When it comes to inclusion, one Nebraska elementary school principal thought banning Christmas would make all students feel accepted, but it didn’t go well.
Omaha World-Herald reports, Jennifer Sinclair came under fire for a memo she sent Manchester Elementary School teachers.
The principal told teachers that no Christmas-related symbols were allowed in classrooms this year.
The symbols included Santa, Christmas trees, Elf on the Shelf, singing Christmas carols, playing Christmas music or movies, reindeer, any red and green items, and candy canes, reports KETV.
Regarding candy canes, the notice said:
That’s Christmas-related. Historically, the shape is a ‘J’ for Jesus. The red is for the blood of Christ, and the white is a symbol of his resurrection. This would also include different colored candy canes.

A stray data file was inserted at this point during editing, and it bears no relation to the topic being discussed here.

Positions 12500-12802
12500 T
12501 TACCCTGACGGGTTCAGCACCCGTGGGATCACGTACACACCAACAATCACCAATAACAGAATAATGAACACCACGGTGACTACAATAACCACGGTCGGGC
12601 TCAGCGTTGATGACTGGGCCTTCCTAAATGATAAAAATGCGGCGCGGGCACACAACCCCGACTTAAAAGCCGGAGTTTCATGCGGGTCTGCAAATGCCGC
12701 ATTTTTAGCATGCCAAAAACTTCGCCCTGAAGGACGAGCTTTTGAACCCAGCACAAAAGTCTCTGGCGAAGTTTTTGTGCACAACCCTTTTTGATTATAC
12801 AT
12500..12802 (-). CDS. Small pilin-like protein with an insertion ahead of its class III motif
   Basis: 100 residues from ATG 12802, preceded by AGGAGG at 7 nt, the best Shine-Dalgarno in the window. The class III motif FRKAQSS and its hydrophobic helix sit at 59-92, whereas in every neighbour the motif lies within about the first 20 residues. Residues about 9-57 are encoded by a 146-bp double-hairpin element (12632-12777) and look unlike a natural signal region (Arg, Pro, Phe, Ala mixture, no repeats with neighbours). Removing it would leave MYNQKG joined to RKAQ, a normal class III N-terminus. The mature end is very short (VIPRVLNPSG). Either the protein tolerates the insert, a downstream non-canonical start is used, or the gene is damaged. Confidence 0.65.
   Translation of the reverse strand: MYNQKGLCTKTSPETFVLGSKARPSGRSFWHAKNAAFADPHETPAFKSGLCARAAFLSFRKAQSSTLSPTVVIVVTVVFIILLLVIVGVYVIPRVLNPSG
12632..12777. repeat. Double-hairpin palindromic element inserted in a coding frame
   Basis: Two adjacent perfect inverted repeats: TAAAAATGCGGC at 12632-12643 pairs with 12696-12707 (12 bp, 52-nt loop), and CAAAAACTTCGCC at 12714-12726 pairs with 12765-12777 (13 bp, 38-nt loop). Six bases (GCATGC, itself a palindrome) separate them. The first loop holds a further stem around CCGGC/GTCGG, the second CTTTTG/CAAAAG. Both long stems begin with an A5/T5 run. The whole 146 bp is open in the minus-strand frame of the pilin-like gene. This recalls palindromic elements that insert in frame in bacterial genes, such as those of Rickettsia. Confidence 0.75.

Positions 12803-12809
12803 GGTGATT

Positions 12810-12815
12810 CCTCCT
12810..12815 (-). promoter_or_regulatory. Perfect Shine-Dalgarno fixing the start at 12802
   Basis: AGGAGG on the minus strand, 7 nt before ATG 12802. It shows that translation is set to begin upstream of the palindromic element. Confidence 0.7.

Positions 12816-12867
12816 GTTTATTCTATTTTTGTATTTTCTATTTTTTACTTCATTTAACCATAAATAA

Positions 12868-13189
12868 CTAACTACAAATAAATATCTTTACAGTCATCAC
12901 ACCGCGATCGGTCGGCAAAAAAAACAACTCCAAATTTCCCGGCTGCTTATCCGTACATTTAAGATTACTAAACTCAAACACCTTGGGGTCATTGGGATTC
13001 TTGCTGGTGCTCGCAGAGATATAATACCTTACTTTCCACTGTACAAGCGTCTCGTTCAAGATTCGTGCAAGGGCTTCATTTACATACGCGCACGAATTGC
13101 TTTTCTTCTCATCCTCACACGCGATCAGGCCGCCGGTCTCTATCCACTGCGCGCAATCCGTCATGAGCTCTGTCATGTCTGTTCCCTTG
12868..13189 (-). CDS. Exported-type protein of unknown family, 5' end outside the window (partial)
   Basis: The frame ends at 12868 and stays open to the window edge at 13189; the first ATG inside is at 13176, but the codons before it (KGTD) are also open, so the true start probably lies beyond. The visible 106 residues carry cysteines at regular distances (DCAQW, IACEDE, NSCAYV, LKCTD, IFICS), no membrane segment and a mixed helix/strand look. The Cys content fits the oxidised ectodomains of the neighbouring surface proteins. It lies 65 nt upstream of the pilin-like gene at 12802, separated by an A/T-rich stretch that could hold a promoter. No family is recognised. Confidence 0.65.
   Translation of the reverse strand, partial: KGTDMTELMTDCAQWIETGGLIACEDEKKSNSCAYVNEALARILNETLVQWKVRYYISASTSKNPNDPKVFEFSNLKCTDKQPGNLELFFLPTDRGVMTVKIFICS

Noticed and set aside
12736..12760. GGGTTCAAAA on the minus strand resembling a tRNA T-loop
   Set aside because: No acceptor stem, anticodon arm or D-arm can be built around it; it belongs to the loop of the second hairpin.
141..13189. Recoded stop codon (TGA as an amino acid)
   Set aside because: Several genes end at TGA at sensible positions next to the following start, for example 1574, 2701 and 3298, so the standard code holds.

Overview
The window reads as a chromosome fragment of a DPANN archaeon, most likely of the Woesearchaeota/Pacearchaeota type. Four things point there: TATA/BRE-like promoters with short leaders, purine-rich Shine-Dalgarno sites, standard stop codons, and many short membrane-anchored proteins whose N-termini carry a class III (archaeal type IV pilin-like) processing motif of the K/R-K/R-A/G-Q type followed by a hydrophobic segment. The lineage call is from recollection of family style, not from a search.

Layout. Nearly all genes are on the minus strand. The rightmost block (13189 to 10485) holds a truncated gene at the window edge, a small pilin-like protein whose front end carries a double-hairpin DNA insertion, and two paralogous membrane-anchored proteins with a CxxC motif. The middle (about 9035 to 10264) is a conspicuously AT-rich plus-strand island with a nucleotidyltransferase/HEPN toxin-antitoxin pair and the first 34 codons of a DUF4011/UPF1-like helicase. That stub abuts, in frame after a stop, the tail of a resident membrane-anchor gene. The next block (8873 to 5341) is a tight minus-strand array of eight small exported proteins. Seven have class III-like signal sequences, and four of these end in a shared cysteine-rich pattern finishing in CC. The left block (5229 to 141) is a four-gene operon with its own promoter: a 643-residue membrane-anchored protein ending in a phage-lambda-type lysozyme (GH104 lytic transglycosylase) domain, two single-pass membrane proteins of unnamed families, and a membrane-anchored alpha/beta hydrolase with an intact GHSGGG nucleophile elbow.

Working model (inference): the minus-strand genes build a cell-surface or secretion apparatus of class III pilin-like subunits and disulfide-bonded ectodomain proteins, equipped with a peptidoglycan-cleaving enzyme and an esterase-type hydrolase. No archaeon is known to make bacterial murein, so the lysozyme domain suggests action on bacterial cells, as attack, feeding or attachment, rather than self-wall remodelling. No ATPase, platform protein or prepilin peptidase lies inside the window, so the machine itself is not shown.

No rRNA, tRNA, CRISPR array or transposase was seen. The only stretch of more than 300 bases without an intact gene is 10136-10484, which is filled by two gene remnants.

We are not to be doing any Christmas or holiday-specific themed activities with students.
The principal explained:
We have varied religious beliefs in our school, and it is our job to be inclusive.
I’m hopeful we can avoid the discomfort of me directly questioning something you’ve copied, posted and had your kids do. That makes me uncomfortable, and I know it doesn’t feel good.
Signed, The (Unintentional) Grinch who stole Christmas (from Manchester).
The detailed list of what’s acceptable and what’s not caused an uproar.
The Elkhorn School District released a statement saying the administration placed Sinclair on leave due to receiving a “high volume” of phone calls from concerned parents and teachers.
The district quickly reversed her policy, and said that the memo does “not reflect the policy of Elkhorn Public Schools.”
Sinclair emailed parents and sincerely apologized to the staff for any confusion caused by the letter.
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Tiffani is a writer for Dearly. She is from New York City. Prior to working for Dearly she covered fashion news and managed social media for various digital media outlets.